myth, aesthetic and experience in The Moonlit Tower

There are many, many creative and cleaver things that one can do with E-lit in its various forms. My particular favorite happens to be text adventures. While hypertext fiction allows the reader to take particular actions, and make decisions to progress through the narrative. Such stories do not allow the player to truly interact with the world of the story.  Text adventures do. In a text adventure the player can interact with the world and the objects that populate it. In one text adventure I played a year or so ago (who’s name now escapes me) the player could only carry one item at a time. This was meant to make the adventure more difficult as the player had to remember where he dropped what pieces of gear and back track to find them as he or she needed them.  All well and good, but in practice such things get tedious and annoying quickly. However, through a stroke of luck or an act of mercy, there was a chest in one of the rooms of the adventure that wasn’t properly tied down by the game code.  This was great because the player could pick up the chest. More importantly the player could put their gear in the chest and carry it all around with them (you could also use the chest as a bludgeoning weapon against skeletons. An image that always makes me chuckle when I imagine it).  It is these kinds of situations and logic puzzles that make text adventures so much fun to engage.

Now for this blog post I decided to delve into a text adventure called The Moonlit Tower by Yoon Ha Lee.  Lee wrote Tower using Inform 6 a programing language designed for writing interactive fiction.  Tower is a piece of interactive fiction with an eastern aesthetic and rich symbolism that servers to guide the player through the narrative.

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This first passage establishes the player within the world, a tower of some sort where light and shadow are battling one another for dominance. The player knows nothing about the character and the only immediately apparent object in the room is half of a porcelain mask.

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after searching the room and taking the mask, the player’s only option is to descend the stairs.  At the bottom of the stairs the player arrives in a room called the shadow armory. In this room there are series of actions the player can take that reveal more of the worlds aesthetics and begin to reveal details about the character and his world before the tower. I don’t want to spoil the rest of the piece, so you should check it out to learn more about the narrative of the game.  As a piece of interactive fiction though, I think this Tower does a good job keeping the player interested in the world of the tower with its cryptic hints about the characters past, the pieces of mythology it reveals and the sheer number of possible ways the player can attempt to interact with the world itself. Several of the story’s pieces of descriptive text also raise questions about the nature of reality and some objects are not entirely what they seem. Although I am not entirely sure that’s a theme of the piece itself, it is interesting because Text Adventures tend to be immersive emulations that, like most games, attempt to mimic some sort of reality. At any rate, check it out and shoot me a comment I’d love to discuss it further with you. There is a lot about The Moonlit Tower that I simply cannot discuss without ruining the experience, and doing so would be a tragedy.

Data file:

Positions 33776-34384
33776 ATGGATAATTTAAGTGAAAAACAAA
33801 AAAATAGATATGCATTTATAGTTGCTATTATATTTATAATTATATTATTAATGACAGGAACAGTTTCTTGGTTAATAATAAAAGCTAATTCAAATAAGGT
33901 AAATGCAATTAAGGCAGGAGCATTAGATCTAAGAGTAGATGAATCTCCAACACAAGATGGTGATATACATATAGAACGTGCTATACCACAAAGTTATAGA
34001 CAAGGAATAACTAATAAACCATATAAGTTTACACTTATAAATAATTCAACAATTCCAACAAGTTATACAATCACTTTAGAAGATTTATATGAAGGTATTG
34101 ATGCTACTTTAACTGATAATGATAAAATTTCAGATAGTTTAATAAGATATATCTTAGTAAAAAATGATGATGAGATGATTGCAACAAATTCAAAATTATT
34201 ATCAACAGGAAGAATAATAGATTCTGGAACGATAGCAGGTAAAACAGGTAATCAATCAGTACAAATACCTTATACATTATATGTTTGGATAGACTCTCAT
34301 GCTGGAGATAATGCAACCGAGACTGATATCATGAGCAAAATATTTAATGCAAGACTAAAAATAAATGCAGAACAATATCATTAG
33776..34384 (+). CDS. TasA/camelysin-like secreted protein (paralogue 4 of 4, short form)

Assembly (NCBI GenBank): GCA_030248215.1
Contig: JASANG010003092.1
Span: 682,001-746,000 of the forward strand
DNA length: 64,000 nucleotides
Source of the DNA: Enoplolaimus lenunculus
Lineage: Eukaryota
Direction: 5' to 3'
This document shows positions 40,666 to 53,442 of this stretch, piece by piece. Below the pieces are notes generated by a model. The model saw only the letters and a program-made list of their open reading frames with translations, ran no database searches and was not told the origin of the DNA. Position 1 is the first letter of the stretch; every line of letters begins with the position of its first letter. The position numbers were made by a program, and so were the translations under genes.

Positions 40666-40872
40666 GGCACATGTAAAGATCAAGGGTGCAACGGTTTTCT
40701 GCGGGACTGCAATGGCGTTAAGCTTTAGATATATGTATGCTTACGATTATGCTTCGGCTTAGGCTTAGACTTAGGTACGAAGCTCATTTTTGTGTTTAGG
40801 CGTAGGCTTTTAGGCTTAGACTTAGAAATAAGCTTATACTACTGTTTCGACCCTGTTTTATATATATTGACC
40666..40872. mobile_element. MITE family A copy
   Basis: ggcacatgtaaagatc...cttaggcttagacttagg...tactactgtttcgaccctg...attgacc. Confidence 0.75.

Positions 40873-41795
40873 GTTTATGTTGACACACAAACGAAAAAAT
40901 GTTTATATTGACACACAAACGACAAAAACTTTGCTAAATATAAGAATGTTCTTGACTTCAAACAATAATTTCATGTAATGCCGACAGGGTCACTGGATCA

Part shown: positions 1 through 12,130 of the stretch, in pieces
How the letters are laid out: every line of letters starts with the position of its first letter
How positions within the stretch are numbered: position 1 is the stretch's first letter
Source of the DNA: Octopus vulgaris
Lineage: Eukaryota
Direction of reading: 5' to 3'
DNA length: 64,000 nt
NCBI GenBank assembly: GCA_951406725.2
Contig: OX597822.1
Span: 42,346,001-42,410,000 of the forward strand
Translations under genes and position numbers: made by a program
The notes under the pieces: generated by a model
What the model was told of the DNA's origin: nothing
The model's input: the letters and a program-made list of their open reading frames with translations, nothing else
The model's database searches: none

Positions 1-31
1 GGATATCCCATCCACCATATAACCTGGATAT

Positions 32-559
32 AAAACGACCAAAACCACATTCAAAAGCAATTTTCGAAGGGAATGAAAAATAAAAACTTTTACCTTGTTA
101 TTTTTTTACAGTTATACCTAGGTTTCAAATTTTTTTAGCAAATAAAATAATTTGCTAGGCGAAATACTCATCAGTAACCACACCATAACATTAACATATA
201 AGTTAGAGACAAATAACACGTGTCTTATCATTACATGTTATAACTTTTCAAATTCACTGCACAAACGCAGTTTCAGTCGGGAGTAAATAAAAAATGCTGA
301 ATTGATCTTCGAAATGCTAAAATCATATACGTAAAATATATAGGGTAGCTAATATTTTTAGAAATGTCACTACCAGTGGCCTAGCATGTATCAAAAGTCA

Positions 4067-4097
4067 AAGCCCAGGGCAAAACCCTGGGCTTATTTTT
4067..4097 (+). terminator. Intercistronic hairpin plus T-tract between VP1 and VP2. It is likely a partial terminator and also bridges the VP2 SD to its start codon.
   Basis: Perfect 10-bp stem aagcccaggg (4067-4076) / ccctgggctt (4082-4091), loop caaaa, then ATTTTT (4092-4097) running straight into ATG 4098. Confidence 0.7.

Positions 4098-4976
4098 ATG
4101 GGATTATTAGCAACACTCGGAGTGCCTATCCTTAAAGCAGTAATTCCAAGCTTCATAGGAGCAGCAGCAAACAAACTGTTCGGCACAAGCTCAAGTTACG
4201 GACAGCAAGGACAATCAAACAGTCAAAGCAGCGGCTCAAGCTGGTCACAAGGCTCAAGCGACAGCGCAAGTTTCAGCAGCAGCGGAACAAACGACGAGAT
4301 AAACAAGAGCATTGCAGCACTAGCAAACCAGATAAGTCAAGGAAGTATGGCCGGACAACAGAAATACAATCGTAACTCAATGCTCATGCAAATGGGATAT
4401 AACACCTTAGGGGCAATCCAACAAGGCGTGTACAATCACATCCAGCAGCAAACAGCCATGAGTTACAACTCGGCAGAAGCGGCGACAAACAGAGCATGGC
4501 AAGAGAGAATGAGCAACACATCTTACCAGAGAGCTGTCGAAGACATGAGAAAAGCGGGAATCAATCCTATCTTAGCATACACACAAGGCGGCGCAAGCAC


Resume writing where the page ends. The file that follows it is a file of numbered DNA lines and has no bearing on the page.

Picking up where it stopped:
2 comments for “myth, aesthetic and experience in The Moonlit Tower

  1. scolliga
    February 2, 2014 at 5:11 pm

    In terms of mechanics and general setting, this is comparable to “Colossal Cave Adventure” and “Zork”, but this is still a unique experience. You pointed out briefly how part of the game deals with finding out more about your past as you play, and that’s an excellent example of the characterization going on here. The other 2 titles I just mentioned were lacking in that department, focusing more on the puzzle solving and nearly endless directions in which the map of the story could extend. “Moonlit Tower” benefits from keeping its map a little more contained, letting the player explore interactively while still focusing on the story at hand and, as you pointed out, the mythology of the world immediately around you. Basically, this felt more like you were actively taking a role in a story, rather than using a vessel to carry out decisions you make in the world of that particular work.

  2. Gracie Draper
    February 3, 2014 at 2:15 pm

    This does sound similar to the Colossal Cave Adventure and Zork, however I think this one is more complicated from my understanding. Like a novel it only gives you pieces of the character at a time and it seems to have endless pathways. My big question for you is whether you see some IF pieces as superior compared to others and why? I am considerably inexperienced with IF and while I find all types enjoyable I am not clear on what the criteria are and if there is a certain way to judge one piece over another. I think it is important to start with a mostly blanknslate to help the reader build an understanding of the world and characters along the way, much like well written fiction (no great novel lays out everything for you right at the start, but instead drops hints and pieces along the way). And where do we draw the line between text adventure and video game? Or is text adventure a form of video game?

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